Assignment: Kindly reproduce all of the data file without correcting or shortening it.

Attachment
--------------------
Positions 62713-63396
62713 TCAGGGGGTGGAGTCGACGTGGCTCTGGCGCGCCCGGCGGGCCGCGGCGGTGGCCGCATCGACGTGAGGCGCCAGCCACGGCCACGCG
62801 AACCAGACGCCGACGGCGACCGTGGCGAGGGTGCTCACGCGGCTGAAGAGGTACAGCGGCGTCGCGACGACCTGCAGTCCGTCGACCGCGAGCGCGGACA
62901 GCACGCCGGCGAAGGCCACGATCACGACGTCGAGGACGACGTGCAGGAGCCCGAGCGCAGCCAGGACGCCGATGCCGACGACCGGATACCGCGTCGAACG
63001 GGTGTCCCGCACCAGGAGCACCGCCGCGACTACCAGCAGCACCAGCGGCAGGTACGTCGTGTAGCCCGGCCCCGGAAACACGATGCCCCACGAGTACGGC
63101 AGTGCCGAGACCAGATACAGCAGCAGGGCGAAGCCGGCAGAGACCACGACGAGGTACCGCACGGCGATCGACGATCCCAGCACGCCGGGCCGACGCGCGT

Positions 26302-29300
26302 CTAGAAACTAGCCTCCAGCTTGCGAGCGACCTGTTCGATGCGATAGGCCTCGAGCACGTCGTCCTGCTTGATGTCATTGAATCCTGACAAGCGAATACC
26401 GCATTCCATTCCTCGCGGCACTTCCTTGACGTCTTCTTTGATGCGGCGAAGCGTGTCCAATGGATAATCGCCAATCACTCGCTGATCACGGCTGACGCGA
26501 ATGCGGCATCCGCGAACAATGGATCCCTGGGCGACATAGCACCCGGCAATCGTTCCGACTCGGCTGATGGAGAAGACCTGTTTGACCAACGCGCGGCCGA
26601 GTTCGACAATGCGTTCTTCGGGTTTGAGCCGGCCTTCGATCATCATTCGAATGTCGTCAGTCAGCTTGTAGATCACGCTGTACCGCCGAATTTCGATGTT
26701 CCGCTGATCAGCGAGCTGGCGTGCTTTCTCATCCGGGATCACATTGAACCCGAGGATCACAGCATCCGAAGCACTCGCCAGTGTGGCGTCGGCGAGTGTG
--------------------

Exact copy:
Positions 62713-63396
62713 TCAGGGGGTGGAGTCGACGTGGCTCTGGCGCGCCCGGCGGGCCGCGGCGGTGGCCGCATCGACGTGAGGCGCCAGCCACGGCCACGCG
62801 AACCAGACGCCGACGGCGACCGTGGCGAGGGTGCTCACGCGGCTGAAGAGGTACAGCGGCGTCGCGACGACCTGCAGTCCGTCGACCGCGAGCGCGGACA
62901 GCACGCCGGCGAAGGCCACGATCACGACGTCGAGGACGACGTGCAGGAGCCCGAGCGCAGCCAGGACGCCGATGCCGACGACCGGATACCGCGTCGAACG
63001 GGTGTCCCGCACCAGGAGCACCGCCGCGACTACCAGCAGCACCAGCGGCAGGTACGTCGTGTAGCCCGGCCCCGGAAACACGATGCCCCACGAGTACGGC
63101 AGTGCCGAGACCAGATACAGCAGCAGGGCGAAGCCGGCAGAGACCACGACGAGGTACCGCACGGCGATCGACGATCCCAGCACGCCGGGCCGACGCGCGT

Positions 26302-29300
26302 CTAGAAACTAGCCTCCAGCTTGCGAGCGACCTGTTCGATGCGATAGGCCTCGAGCACGTCGTCCTGCTTGATGTCATTGAATCCTGACAAGCGAATACC
26401 GCATTCCATTCCTCGCGGCACTTCCTTGACGTCTTCTTTGATGCGGCGAAGCGTGTCCAATGGATAATCGCCAATCACTCGCTGATCACGGCTGACGCGA
26501 ATGCGGCATCCGCGAACAATGGATCCCTGGGCGACATAGCACCCGGCAATCGTTCCGACTCGGCTGATGGAGAAGACCTGTTTGACCAACGCGCGGCCGA
26601 GTTCGACAATGCGTTCTTCGGGTTTGAGCCGGCCTTCGATCATCATTCGAATGTCGTCAGTCAGCTTGTAGATCACGCTGTACCGCCGAATTTCGATGTT
26701 CCGCTGATCAGCGAGCTGGCGTGCTTTCTCATCCGGGATCACATTGAACCCGAGGATCACAGCATCCGAAGCACTCGCCAGTGTGGCGTCGGCGAGTGTG